- Stomach cancer – Any man 40 years and above with history of recurrent or persistent heartburn or acidity should be investigated for stomach cancer. Many people will attribute their symptoms to smoking, alcohol, foods or stress of life. As much as these lifestyle issues can aggravate hyperacidity symptoms like heartburn, stomach pains or persistent sore throats, stomach cancer must be ruled out. In addition, if one does have persistent acidity effects on the esophagus/stomach as well as long standing ulcers and chronic H. Pylori infection, they can later on develop cancer from the same. So, please avoid over the counter self medication and get yourself investigated for your symptoms.
- Liver cancer – Once again, men above forty years of age are at risk of developing liver cancer although other people can also develop liver cancer. In our set-up, the main risk factors include excessive alcohol consumption, hepatitis B infection and exposure to aflatoxin in our grains. The symptoms to look out for include yellowing of eyes, dark yellow urine, pale stool or abdominal pains. These of course are also symptoms of other harmless lesion and thus once again if you have concern please be investigated correctly by a medical practitioner.
- Lymphomas – Lymph nodes pay a vital role in helping our bodies to fight infection. They are found all over our bodies. Cancers of lymph tissue can present in the actual lymph nodes and present commonly with enlarged, painless lymph nodes regardless of gender or age. Others develop inside body cavities and present with symptoms for instance in the pelvis or abdomen presenting with abdominal pains and/or swellings. Lymphomas are common both in children and in adults in Kenya so all ages should be investigated as appropriate.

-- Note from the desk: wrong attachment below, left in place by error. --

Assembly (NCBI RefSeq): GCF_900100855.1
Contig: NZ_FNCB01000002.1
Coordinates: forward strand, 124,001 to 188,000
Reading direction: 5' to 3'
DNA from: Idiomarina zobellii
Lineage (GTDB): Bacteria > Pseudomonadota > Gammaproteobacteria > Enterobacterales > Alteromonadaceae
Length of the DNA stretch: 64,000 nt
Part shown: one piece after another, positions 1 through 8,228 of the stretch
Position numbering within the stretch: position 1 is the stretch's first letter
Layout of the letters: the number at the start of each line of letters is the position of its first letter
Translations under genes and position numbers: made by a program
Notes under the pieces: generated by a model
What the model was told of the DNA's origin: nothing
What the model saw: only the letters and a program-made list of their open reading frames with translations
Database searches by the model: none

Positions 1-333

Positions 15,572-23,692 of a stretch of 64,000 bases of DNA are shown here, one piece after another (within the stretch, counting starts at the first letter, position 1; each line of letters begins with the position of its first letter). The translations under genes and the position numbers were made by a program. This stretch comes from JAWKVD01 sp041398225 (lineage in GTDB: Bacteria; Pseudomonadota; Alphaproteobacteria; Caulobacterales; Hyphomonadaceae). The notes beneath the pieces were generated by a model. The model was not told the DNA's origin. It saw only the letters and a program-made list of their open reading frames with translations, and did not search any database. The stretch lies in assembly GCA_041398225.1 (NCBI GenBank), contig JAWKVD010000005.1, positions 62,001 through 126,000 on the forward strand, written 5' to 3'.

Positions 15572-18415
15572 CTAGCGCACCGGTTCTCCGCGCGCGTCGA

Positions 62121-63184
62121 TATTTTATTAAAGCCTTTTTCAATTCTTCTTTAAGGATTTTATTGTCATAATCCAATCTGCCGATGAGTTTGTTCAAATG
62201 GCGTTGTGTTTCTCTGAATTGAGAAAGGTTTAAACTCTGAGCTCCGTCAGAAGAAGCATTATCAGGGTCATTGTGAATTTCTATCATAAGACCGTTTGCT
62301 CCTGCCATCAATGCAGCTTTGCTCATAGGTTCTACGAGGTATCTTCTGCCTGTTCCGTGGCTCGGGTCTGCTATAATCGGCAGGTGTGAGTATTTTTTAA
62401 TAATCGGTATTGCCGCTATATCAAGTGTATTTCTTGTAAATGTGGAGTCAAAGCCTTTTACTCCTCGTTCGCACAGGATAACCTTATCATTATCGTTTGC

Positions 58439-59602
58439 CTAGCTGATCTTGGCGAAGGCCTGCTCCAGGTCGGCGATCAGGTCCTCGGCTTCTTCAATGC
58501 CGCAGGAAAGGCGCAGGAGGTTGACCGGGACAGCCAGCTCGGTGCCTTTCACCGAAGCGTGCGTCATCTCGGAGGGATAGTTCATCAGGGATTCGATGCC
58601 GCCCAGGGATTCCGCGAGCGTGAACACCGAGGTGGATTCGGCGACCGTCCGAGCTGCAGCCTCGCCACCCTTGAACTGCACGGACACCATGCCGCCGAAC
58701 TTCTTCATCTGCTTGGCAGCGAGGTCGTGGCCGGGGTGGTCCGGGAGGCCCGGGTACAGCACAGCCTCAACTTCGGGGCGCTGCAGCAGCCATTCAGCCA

- Leukemia – Leukemia essentially means that cancer is affecting blood cells and affecting the function of the bone marrow. This means that functions of three main areas of the bone marrow are compromised and this reflects the symptoms that one presents with. When the white cells are affected, the body cannot fight infections and one may present with recurrent infections and/or fevers. When the red cells are affected, one presents with anemia and its usual symptoms like headache, fatigue and dizziness. When platelets are affected, one presents with bleeding with or without obvious trauma.
- Skin cancer – Though Kenyans are not known to be sit in the sun to tan, there are those who spend long hours working in the open under direct sun without protective gear. In addition, H.I.V. due its immunosuppressive nature, allows for the commoner squamous cell skin cancer to develop. Skin cancer presents as an ulcer or a poorly healing wound. Thus, any unexplained ulcerations on their skin should be investigated. In addition, any wound that is not healing as expected should be investigated for any cause of immunosuppression as well as to rule out skin cancer. Less commonly we encounter a skin cancer called malignant melanoma. This develop from pre-existing moles (beauty spot/black spot) – If any mole on your body starts to grow bigger, itch or become painful, please have it investigated immediately…
Final important take home message is that cancer is a TISSUE DIAGNOSIS!!! Early cancers usually present in the exact same way as many of the usual HARMLESS lesions in the body. No one can diagnose cancer by looking at you…… A practitioner may suspect cancer based on your presentation… However, a specimen MUST be taken from the area in question and the sample sent to the laboratory for CONFIRMATION of ANY CANCER.